Nonprofit brings repairs to homeowners in need
Sandra Larson | 4/19/2011, 11:34 p.m.
Margaret Turner, 77, lives in the small, neat Mattapan house she and her husband bought nearly 40 years ago. They set down roots and raised five children there. It’s been a good house, nice and solid; she plans to stay in it until her dying day.
A widow since 2004, and long retired from her job as a bank supervisor, Turner keeps an eagle eye on her expenses. She has her routine bills well in hand, but an unanticipated expense could spell trouble. So when water began dripping through her living room ceiling last year, she worried. When she noticed the water was dangerously near an electric light fixture, she sought help.
“I was concerned,” she said. “My roof was leaking, and I couldn’t afford to have it fixed.” She heard she might be eligible for help, given her age and fixed income. She first went to Action for Boston Community Development’s Mattapan Family Service Center.
“I told them about my situation,” she said, “and they gave me a flyer that connected me to the right people.”
The “right people” were at Rebuilding Together Boston (RTB), a nonprofit organization that has been quietly providing relief to homeowners like Turner since 1991.
“What we do is no-cost repair and renovation services,” said Simone Auster, executive director of RTB, an affiliate of the national organization Rebuilding Together. The aim is to help people who “for whatever reason” don’t have the funds to do much-needed repairs.
“Maybe they’ve been ill, so their funds have gone to medications,” she said. “Some are people who have become physically impaired, such as veterans and the elderly. Others are families with children who have to choose between putting food on the table or making major repairs.”
Before taking the reins at RTB in 2008, Auster’s roles in Boston included director of the Emerald Necklace Conservancy, general manager of South Station and vice president for community development at the Chamber of Commerce.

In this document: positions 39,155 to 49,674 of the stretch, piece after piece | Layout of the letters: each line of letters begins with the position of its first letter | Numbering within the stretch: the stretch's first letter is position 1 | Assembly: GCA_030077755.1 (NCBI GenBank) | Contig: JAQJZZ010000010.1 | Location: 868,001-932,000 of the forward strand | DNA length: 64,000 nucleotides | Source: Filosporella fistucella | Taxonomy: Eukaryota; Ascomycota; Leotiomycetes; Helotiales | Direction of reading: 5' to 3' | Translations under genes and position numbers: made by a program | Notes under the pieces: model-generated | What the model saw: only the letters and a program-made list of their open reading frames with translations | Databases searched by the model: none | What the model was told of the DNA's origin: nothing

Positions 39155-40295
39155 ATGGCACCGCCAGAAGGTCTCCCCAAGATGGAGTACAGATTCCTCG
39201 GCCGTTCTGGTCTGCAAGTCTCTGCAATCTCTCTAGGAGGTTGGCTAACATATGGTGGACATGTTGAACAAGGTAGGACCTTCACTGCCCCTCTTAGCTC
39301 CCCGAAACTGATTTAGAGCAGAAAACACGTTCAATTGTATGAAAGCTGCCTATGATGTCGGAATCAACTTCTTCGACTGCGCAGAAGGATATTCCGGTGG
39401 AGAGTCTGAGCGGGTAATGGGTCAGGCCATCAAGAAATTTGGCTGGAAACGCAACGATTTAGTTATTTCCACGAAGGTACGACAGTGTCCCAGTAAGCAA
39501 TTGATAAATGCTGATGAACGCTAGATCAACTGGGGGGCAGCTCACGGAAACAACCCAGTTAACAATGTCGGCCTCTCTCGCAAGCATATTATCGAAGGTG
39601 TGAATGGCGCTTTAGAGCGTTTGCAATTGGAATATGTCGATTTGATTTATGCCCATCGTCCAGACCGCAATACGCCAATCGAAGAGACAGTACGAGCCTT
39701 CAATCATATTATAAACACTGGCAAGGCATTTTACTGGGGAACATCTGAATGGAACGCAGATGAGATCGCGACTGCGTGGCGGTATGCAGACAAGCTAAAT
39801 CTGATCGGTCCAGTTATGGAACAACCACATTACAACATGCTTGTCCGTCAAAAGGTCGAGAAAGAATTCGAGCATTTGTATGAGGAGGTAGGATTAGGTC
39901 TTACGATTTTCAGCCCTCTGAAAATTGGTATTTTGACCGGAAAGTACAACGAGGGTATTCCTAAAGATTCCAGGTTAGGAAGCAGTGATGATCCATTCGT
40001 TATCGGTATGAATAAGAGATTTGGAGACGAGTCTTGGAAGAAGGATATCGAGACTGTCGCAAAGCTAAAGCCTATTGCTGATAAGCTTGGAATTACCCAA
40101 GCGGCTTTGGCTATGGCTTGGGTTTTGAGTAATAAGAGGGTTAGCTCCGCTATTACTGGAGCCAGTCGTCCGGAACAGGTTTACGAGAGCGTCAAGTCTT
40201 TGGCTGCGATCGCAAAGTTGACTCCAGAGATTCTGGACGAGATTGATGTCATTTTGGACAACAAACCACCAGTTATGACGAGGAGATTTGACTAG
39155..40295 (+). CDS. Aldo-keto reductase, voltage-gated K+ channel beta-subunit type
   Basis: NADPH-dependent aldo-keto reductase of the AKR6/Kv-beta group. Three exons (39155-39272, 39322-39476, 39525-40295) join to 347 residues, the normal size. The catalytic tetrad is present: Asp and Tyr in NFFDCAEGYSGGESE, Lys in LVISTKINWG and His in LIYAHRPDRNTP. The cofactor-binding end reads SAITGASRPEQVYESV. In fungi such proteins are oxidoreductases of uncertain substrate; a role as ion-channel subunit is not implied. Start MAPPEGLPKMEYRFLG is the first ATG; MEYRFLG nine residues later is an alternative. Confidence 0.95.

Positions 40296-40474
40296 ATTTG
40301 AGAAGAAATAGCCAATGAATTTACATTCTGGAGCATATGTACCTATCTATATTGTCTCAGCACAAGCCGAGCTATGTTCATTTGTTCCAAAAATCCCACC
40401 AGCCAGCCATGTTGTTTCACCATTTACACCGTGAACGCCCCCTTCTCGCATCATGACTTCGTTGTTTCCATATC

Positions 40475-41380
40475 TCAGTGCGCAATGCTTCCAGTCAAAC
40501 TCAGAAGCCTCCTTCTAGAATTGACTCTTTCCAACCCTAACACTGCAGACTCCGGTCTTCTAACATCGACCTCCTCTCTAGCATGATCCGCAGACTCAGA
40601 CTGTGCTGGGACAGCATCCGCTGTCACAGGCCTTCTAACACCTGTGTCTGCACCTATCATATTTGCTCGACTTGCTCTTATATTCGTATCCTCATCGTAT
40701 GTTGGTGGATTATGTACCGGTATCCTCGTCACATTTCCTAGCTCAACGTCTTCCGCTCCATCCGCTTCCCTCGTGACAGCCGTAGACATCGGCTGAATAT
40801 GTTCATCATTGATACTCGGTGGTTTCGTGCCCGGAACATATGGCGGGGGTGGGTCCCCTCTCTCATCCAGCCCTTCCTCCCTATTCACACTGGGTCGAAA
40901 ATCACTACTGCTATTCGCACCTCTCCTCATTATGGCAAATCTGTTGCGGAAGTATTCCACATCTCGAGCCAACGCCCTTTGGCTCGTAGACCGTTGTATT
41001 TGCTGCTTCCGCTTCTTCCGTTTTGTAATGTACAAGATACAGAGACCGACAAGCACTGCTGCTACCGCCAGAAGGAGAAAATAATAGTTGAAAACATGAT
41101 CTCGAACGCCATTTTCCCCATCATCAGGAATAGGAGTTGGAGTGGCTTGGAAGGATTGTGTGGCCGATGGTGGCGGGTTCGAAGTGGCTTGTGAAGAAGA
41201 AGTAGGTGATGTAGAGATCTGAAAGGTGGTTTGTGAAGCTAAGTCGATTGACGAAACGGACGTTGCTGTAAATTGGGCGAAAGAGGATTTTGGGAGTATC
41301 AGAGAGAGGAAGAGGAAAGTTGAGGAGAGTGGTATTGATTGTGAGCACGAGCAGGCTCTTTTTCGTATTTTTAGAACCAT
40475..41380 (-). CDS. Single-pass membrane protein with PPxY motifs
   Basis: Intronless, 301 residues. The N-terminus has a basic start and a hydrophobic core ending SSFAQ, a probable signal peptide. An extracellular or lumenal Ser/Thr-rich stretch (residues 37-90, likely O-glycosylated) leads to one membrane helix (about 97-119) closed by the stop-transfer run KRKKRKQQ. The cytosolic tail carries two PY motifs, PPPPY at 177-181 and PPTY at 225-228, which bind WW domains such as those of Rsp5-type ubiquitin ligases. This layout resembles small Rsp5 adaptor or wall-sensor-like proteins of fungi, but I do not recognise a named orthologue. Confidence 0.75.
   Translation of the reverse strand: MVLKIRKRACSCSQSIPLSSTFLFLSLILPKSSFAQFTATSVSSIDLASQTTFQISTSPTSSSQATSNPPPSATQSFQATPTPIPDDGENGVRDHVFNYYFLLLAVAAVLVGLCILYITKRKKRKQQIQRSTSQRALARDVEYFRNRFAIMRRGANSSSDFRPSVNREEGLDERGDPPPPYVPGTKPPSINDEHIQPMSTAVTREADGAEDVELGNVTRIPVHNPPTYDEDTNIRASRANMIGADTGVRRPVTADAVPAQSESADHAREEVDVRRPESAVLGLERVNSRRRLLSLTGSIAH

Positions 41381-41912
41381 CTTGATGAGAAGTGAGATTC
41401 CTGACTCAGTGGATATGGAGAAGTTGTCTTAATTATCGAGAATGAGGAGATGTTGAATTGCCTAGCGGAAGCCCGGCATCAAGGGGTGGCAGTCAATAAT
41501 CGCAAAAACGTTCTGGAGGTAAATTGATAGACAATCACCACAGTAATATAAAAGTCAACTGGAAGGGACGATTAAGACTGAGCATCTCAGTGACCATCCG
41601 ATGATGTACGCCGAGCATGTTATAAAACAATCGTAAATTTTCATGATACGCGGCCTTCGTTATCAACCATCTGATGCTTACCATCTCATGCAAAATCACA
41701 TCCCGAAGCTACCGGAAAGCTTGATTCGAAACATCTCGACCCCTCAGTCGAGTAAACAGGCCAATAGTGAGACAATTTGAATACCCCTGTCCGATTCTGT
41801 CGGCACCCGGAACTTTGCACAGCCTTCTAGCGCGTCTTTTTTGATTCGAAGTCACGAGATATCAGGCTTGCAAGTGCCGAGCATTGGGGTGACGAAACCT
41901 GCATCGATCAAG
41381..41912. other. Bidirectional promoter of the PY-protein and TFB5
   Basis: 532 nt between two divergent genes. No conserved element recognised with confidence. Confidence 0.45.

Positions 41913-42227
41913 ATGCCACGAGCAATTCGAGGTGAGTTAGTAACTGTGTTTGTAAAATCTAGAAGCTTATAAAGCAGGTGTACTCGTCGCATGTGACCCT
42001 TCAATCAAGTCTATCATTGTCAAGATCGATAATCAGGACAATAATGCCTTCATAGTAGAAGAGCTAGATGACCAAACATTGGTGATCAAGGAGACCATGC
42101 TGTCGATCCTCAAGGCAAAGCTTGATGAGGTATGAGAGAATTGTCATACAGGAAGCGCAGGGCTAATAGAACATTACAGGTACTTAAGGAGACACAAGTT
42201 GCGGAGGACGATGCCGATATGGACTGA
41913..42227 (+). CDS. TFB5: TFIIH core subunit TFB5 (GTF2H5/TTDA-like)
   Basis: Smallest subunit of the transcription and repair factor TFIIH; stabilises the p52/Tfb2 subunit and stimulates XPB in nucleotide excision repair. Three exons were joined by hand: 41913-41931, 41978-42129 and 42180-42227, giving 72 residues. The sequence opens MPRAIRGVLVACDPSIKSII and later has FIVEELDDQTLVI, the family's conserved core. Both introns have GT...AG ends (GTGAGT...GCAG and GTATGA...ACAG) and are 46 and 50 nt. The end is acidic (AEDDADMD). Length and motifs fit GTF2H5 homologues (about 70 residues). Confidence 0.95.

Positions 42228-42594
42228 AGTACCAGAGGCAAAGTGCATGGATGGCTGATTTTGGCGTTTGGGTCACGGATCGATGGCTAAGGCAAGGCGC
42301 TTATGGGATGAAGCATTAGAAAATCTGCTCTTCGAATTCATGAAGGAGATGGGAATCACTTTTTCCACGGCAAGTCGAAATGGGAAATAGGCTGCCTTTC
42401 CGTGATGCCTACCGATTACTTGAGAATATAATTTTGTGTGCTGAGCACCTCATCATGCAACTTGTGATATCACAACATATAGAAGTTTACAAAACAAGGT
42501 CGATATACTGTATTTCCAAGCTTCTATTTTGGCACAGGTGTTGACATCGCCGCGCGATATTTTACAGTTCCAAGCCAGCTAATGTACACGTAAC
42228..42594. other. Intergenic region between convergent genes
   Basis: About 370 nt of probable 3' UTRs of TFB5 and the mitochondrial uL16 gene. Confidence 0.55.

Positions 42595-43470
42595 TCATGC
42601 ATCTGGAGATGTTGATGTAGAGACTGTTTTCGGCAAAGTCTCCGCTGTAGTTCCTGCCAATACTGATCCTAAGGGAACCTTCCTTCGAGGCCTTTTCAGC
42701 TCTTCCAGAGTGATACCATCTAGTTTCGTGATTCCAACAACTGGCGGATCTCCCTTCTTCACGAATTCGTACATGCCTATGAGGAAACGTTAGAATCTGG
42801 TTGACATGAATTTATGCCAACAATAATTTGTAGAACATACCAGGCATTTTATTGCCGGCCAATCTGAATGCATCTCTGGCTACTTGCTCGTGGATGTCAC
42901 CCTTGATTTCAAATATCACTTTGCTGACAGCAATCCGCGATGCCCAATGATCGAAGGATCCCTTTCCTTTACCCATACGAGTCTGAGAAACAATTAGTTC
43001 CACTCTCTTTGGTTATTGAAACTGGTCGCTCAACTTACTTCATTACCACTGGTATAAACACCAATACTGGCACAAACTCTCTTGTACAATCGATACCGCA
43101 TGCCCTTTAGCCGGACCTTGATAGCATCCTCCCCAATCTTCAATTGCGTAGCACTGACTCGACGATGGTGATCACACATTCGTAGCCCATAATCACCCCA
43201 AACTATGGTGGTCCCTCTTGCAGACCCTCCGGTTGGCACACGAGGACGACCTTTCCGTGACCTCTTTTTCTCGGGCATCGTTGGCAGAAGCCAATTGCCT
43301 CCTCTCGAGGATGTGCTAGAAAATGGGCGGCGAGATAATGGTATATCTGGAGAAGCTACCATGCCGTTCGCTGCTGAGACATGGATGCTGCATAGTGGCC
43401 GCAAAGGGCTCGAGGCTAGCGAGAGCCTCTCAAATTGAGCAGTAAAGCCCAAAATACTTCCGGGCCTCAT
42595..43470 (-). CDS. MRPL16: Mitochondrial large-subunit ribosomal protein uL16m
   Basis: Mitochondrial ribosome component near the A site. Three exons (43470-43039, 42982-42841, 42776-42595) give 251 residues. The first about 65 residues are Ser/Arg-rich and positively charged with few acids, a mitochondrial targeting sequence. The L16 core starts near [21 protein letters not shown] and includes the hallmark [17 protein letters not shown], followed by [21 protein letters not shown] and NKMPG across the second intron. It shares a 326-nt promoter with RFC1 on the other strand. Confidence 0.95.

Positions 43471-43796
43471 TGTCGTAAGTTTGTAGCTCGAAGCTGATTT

She said RTB has completed 270 projects in its two decades in Boston, at an estimated total value of $6 million. Volunteers do the repair work; Auster is the sole staff member. The organization is privately funded, relying on financial donations from foundations, corporations, individuals and associations along with donations of labor, supplies and equipment from contractors and vendors.
At Turner’s house, RTB’s workers didn’t stop after replacing her roof and gutters. They also installed metal grates in her steeply inclined driveway to stop rainwater from leaking into her basement. Inside, they repaired a bathtub drain and installed grab bars in the shower.
Getting help at no cost when she needed it was a piece of good fortune Turner still can scarcely believe.
“I’ve never gotten something for nothing in my life!” she marveled, standing in her driveway on a mild spring day pointing out the roof, gutters and new grates.
“And it was quick!” she added. After she submitted an application, including a letter describing her circumstances, everything was organized within three weeks, she said. The actual work was done in a few visits over a two-week period, and completed just before the first snow last November.